Turkmenistan Tightens Religion Law

Violators of new law to be punished by fines or corrective labor.
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Turkmenistan is making life miserable for religious minorities. On November 10 last year, the government in the former Soviet Central Asian state passed a religion law even more restrictive than the one in place since 1991. All religious groups must be registered, but registration is now restricted to those with at least 500 adult members. This represents an insurmountable obstacle to all but Sunni Muslims and the Russian Orthodox.

"The nation is ruled with Soviet-style oppression by President Saparmurat Niyazov, a totalitarian nationalist dictator who has created a personality cult around himself," said Elizabeth Kendal of the World Evangelical Alliance Religious Liberty Commission. "Those who share the gospel do so at great risk to their life and liberty."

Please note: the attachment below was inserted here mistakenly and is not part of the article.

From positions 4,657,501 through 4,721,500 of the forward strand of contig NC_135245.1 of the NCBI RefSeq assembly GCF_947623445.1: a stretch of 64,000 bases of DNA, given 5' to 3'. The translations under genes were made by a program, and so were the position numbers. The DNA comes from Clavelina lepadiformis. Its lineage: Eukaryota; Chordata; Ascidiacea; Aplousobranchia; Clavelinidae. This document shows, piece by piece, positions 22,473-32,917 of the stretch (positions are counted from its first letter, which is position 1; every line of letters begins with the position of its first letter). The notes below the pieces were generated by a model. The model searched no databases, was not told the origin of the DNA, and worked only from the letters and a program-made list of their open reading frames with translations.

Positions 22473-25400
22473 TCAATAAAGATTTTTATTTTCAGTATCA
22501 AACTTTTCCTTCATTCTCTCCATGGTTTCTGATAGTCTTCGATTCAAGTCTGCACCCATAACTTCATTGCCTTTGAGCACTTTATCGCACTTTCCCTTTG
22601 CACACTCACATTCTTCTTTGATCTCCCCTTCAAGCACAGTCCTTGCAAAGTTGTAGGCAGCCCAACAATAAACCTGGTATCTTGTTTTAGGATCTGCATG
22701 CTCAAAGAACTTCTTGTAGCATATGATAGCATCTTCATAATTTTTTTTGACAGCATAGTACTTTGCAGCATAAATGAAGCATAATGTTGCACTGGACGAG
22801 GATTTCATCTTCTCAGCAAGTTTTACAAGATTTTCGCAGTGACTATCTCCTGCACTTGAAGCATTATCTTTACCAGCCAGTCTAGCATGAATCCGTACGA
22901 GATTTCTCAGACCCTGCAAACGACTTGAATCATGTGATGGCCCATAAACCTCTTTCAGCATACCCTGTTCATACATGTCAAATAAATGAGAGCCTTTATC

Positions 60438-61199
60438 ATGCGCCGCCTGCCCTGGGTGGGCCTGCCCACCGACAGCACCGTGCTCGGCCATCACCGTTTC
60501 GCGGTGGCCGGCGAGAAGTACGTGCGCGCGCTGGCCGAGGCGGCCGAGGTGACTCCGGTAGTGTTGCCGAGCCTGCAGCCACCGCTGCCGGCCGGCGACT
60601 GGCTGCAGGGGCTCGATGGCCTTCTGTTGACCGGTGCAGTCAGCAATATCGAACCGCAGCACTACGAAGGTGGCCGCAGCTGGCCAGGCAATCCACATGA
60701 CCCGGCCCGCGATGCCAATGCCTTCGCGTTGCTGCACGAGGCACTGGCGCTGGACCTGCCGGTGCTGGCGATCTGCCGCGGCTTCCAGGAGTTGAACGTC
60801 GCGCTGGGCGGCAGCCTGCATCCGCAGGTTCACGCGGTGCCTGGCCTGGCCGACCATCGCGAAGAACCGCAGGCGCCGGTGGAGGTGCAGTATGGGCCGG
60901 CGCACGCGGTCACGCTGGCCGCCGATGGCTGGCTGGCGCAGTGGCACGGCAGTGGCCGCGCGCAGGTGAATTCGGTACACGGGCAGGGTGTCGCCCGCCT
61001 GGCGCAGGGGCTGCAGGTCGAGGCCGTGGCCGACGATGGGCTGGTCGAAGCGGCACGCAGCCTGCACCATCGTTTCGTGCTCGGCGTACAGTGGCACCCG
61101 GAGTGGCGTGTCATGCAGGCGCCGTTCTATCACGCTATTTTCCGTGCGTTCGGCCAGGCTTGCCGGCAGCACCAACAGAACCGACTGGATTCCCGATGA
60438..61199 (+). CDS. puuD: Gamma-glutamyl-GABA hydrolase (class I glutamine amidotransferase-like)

The law states that those who violate its provisions a second time within one year face "a fine of between ten and thirty average monthly wages, or corrective labor for a term of up to one year, or deprivation of freedom for a term of up to six months, with confiscation of illegally received means." The U.S. Commission on International Religious Freedom said it is deeply concerned about the "harshly repressive new law."

The 5 million people of Turkmenistan are 91 percent Muslim and 2.6 percent Christian (mainly Orthodox). Operation World estimates annual evangelical growth at above 14 percent. Christians say they will try to keep meeting without drawing attention to themselves. Authorities broke up a Baptist Sunday service on November 30 in Balkanabad, taking all those present to the police station.

Still, one Baptist told the Forum 18 news agency, "The rulers of Turkmenistan are not in charge. God is still in his place."


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